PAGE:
Discover this lesser-known jewel for outdoor adventures on the Kenai Peninsula

Virtually undiscovered by most visitors to the Kenai Peninsula, Captain Cook State Recreation Area offers a peaceful setting of forests, lakes, streams and saltwater beaches.


The recreation area is named for Captain James Cook, the English mariner who in 1778 explored what is now known as Cook Inlet. At that time, Dena’ina Indians, who harvested seasonal runs of salmon and other wild food, occupied the area. Remains of Dena’ina barabaras, traditional sod-roofed homes built into the ground, are evidence of their earlier presence. In recent years, this area has been used for commercial fishing with beach set nets.


Expect to see a wandering moose or bear, coyotes, wolves, beavers and muskrats. Beluga whales and harbor seals swim in the waters of the inlet. In the salt-free waters of Swanson River and Stormy Lake, anglers will find rainbow trout, silver salmon and arctic char. Bird species include bald eagles, sandhill cranes, trumpeter swans, Pacific and common loons, golden-eye ducks, mergansers, thrushes, warblers and jays.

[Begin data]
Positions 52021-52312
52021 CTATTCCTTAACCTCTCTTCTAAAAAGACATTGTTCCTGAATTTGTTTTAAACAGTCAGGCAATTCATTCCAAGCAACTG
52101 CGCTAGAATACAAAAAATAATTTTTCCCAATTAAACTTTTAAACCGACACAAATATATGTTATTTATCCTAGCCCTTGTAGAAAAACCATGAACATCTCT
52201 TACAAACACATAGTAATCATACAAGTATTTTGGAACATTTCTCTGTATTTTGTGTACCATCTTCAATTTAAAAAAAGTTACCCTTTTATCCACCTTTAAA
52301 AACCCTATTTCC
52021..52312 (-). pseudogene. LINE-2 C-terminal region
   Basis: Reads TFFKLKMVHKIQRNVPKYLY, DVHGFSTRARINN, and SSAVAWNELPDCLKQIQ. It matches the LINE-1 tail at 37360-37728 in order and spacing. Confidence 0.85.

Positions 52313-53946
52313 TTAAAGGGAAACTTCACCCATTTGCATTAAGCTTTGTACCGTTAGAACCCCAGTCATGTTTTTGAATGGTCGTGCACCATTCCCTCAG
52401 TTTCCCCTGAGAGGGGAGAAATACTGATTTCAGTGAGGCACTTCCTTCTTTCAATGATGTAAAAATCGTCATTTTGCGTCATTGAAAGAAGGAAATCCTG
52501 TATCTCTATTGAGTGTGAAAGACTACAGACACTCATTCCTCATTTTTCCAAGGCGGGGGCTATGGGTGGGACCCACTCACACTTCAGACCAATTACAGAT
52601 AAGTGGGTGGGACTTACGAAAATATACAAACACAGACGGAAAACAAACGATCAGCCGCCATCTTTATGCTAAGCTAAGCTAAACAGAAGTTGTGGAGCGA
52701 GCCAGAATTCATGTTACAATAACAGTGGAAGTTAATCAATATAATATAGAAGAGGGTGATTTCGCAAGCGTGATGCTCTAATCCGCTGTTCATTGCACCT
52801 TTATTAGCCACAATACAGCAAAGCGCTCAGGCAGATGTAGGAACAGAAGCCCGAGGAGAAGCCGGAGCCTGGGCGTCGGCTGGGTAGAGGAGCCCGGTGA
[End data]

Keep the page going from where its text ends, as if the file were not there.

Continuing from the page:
Stormy Lake is popular among boaters and kayakers but there are many other activities for visitors such as beachcombing the inlet's tide-swept shores, bird watching, berry picking, riding ATVs (in designated areas only), bow hunting, fishing, hiking nature trails, swimming and searching for agate along the beaches. Visitors are warned to be cautious while exploring the mud flats and become familiar with the tide schedule, as tides coming can be too quick to safely escape. In winter, ice fishing, driving snowmobiles and cross-country skiing are popular activities as well.

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